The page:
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Penn State Hoops Prepared To ‘Win Any Way’ Without Clear-Cut Starting Lineup

In just over eight months at the helm of the revamped Penn State men’s basketball program, first-time head coach Micah Shrewsberry has worked tirelessly to develop an on-court product with the makeup to win without facing a transitional decline.

Despite his extensive preparation through scheme implementation and roster maturation, the former Purdue assistant has yet to settle on one of the game’s most important aspects: putting together a starting five with established chemistry.

Although the lack of a cohesive lineup would be seen as a detriment to most outside the program, Shrewsberry believes it’s a testament to the competitiveness and culture built within his locker room throughout his short span in Happy Valley.

“We started kind of narrowing down, as the weeks have gotten closer, the guys that are going to play for [us]” Shrewsberry said Monday afternoon. “I give them long stretches at a time in different groups because as the game goes on, it’s really important to have your five guys that start the game and play the game, but they’re going to be mixed together throughout the whole game, so they all need to know how to play together. I think that’s huge for us because we can’t have lulls in terms of one group playing better than the other group. We all need to be executing at the right way, at the right level.”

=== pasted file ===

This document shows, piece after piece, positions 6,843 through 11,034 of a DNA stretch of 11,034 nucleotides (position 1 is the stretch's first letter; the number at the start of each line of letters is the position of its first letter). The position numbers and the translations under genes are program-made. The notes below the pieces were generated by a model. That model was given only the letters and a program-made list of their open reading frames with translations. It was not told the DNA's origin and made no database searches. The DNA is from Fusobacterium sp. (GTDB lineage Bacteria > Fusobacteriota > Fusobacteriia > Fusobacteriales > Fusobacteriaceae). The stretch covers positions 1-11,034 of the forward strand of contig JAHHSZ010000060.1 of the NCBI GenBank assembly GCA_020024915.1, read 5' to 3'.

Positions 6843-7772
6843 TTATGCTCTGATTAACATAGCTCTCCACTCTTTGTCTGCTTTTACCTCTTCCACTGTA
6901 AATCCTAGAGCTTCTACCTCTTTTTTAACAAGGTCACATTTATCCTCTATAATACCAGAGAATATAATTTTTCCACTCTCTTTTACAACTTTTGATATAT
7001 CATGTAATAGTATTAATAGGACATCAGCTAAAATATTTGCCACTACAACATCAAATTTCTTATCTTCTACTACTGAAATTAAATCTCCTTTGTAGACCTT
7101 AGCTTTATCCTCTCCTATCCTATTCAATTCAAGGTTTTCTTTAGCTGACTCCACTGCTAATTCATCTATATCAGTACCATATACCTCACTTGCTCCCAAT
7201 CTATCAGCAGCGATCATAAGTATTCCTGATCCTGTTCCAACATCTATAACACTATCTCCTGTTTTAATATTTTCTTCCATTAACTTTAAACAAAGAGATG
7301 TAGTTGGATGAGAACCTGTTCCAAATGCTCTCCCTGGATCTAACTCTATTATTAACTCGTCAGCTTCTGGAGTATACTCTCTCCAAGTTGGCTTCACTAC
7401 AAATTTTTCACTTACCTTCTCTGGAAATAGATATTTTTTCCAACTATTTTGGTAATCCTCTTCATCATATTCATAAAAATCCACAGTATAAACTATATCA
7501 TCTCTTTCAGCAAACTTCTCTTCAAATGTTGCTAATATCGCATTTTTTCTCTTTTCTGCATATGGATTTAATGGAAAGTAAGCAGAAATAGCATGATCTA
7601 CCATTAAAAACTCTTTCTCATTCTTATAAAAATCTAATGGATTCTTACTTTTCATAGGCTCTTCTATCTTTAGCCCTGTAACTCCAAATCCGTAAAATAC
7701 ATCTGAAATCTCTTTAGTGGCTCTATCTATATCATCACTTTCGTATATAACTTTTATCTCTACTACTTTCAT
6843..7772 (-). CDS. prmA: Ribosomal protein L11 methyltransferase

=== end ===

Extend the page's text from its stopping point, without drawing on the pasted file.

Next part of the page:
With the return of fifth-year forward John Harrar, the Nittany Lions are once again primed to present Big Ten frontcourts with consistent fits around the rim. However, aside from the Delaware County native, several other Penn State post players are currently projected to miss a majority of the non-conference slate, leaving Shrewsberry’s squad liable for mismatches with a guard-heavy lineup.